They Say, We Say: "Any democracy is imperfect "

They Say We Say We know that pro-Israel does not mean blindly supporting policies that are irrational, reckless, and counter-productive. Pro-Israel means supporting policies that are consistent with Israel's interests and promote its survival as a Jewish, democratic state.

You've heard the arguments of the religious and political right-wing, and so have we. They've had their say. Now, we'll have ours.

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But Israel is a democracy...

They Say:

Any democracy is imperfect - including America's, where there are still serious racial inequities and other problems. The Left is exploiting these problems just to criticize Israel and promote its own anti-settlement agenda, when in reality the problems in Israel are just minor anomalies that have nothing to do with settlements or the Palestinians.

We Say:

The anti-democratic trends in Israel today are inextricably linked to the broader challenge facing Israel - achieving a two-state solution to the Israeli-Palestinian conflict.

This link can be seen clearly in the targets of much of the anti-democratic legislation being introduced in the Knesset: Israeli non-government organizations, like Peace Now, that are working to stop the occupation and achieve a two-state solution. It is not a coincidence that such organizations are targeted, while organizations that actively support the settlers and promote a "Greater Israel" agenda are not.

Likewise, today we are witnessing growing contempt for rule of law in Israel - a trend that is directly and openly linked to settlers and their supporters, many of whom treat Israeli law as something to be invoked when it supports their cause, and something to be ignored and challenged when it impedes their efforts. This trend goes hand-in-hand with growing lawlessness by settlers and their supporters, evident in settler attacks not only on Palestinians, but in attacks and threats against Israeli peace activists, the Israeli army, and the Israeli police. The parallels between these trends and the trends that preceded the assassination of Prime Minister Yitzhak Rabin - at the hands of an extremist opposed to Rabin's peace efforts - are unmistakable and must not be ignored.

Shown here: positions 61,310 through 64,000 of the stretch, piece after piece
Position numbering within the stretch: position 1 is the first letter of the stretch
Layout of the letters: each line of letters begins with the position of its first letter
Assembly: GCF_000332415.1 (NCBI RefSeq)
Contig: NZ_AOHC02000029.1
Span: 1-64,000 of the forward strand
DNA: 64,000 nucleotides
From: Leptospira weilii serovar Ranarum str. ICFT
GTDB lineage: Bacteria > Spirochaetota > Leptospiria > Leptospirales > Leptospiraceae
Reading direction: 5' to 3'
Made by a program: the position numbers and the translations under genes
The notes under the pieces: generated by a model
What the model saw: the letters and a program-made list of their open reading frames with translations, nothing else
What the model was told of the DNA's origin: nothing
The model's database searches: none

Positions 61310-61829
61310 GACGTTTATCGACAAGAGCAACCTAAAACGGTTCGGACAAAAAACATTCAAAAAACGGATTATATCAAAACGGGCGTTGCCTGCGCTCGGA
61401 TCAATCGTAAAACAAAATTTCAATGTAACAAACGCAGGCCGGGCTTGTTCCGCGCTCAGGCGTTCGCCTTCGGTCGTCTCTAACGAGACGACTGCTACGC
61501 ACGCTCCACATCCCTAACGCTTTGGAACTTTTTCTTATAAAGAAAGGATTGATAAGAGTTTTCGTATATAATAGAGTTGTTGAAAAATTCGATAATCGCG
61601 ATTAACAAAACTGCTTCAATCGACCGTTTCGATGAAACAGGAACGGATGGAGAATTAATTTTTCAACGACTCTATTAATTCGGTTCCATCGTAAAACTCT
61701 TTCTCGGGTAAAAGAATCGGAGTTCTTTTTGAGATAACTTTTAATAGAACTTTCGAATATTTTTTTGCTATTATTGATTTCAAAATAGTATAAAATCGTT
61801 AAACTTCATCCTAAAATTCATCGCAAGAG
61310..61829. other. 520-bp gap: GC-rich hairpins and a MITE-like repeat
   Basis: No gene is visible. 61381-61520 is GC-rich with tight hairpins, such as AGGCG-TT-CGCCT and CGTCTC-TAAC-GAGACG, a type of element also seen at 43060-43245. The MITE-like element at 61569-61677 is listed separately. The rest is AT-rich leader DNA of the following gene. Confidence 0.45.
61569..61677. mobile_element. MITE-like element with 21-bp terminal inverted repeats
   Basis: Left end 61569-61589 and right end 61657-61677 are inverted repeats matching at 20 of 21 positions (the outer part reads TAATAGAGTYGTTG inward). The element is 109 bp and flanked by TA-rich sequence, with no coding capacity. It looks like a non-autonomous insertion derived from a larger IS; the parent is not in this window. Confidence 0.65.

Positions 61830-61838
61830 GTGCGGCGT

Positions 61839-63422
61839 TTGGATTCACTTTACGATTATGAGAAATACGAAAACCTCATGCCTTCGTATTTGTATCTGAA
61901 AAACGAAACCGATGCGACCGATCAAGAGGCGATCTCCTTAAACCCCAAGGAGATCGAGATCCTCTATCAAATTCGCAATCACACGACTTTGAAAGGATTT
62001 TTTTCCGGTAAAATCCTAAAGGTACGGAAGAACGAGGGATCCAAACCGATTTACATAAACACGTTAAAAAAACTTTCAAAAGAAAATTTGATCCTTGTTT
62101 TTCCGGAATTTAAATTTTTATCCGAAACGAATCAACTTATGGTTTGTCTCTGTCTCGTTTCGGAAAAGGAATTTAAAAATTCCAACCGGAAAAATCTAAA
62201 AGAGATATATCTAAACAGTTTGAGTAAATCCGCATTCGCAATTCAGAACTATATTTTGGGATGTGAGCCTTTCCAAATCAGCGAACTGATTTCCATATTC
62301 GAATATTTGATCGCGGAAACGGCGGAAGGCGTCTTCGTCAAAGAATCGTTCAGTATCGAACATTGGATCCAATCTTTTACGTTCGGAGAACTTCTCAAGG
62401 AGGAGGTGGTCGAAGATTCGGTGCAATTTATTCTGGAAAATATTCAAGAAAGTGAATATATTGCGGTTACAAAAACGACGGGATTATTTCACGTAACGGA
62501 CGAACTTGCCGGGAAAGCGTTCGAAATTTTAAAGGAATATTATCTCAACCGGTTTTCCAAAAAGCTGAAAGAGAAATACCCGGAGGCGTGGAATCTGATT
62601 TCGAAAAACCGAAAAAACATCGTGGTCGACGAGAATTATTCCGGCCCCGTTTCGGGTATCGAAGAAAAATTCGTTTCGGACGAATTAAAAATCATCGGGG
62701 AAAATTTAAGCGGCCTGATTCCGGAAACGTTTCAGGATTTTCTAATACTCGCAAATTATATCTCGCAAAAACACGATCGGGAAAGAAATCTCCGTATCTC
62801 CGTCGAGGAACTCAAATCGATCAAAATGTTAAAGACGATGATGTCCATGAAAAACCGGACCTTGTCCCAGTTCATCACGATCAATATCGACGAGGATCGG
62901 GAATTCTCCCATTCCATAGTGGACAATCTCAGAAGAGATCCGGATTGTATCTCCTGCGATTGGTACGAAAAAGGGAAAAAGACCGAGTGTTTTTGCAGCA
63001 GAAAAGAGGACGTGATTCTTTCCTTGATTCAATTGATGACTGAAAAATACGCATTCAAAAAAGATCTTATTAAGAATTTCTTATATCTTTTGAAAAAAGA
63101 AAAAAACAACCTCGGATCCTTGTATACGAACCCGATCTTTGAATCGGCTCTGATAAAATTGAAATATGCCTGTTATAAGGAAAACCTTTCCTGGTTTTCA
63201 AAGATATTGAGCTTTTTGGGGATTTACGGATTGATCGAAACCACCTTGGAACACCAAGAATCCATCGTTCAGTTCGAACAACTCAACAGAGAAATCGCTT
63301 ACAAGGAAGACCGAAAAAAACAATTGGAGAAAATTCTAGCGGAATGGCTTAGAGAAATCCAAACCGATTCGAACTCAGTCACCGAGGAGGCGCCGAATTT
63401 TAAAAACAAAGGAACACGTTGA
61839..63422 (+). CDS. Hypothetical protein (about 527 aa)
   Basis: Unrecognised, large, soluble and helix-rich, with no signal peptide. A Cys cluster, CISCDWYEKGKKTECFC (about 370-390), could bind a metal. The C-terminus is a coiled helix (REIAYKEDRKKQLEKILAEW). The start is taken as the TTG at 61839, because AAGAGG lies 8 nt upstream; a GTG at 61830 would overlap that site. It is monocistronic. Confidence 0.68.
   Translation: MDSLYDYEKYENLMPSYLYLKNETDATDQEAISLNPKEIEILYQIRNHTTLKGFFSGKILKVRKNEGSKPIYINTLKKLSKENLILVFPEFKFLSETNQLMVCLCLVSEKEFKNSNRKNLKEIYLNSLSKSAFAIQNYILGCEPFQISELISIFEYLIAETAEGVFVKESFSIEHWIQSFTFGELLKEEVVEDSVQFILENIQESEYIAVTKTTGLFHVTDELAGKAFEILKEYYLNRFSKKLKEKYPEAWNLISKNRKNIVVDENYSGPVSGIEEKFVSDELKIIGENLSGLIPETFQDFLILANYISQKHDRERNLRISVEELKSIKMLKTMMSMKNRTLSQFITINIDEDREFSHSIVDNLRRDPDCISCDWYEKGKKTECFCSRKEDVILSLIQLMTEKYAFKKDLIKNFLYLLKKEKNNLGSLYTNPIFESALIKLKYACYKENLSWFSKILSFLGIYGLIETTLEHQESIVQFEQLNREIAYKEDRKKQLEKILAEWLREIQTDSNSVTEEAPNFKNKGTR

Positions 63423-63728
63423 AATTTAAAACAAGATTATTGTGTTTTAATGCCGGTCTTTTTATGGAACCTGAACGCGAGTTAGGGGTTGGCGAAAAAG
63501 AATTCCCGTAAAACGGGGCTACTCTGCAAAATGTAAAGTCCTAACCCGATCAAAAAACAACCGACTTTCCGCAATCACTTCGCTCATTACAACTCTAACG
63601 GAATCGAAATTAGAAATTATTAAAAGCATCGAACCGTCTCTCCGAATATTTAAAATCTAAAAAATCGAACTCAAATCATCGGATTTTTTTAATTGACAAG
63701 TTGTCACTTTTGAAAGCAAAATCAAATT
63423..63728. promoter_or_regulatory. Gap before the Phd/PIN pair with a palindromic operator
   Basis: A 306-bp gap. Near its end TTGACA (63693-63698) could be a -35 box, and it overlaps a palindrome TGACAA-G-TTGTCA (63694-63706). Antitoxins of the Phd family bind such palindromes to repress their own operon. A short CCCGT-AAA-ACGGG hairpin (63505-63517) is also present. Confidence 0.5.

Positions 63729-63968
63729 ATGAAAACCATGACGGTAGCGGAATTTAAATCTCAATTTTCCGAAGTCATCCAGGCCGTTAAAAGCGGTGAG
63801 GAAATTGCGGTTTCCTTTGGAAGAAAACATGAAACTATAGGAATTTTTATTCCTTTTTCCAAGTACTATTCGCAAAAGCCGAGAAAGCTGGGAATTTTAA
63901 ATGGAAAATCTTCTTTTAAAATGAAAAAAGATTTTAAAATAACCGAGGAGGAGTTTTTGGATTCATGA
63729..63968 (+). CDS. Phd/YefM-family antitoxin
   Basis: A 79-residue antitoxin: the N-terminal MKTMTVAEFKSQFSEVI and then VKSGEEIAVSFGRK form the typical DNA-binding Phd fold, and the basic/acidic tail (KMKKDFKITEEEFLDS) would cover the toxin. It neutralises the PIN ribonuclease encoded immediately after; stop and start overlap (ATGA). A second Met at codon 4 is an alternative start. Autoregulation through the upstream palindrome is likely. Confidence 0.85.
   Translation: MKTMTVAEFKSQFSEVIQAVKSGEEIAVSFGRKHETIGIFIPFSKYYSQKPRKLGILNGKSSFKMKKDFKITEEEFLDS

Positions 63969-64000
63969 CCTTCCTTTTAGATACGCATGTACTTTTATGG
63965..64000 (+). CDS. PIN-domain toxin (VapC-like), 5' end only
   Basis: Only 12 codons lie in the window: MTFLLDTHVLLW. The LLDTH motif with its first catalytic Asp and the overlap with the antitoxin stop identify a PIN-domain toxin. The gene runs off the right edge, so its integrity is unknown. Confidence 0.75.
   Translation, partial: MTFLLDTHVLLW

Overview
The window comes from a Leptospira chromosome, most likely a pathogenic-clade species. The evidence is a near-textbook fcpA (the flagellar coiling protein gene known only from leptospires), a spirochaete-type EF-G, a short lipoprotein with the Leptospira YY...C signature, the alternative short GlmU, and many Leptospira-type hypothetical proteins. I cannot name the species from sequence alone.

Israelis and American Jews alike are coming to see that the fight is on for Israel's soul. This is a fight to determine whether Israel will survive as a pluralistic, tolerant, democratic nation - a nation that doesn't occupy another people, where women are not marginalized, where minorities enjoy genuinely equal rights and protections as promised to them by law, and where progressive voices aren't persecuted by their own elected officials. It is a fight for Israel as a state with rule of law, not rule by law; a democracy, not a tyranny of the majority. We are struggling for an Israel in which "hasbara" denotes the unabashedly positive impulse to tell the world about the myriad accomplishments of this remarkable nation, not a defensive tactic to distract the world from actions that cannot be defended or explained.

The occupation has been in place for nearly five decades. It has deepened with each passing year, as successive governments have aided and abetted the settlement enterprise. Today, it is an Israeli reality that has penetrated deeply into Israel's government and Israel's society, and threatens to hollow Israel's own democracy from within.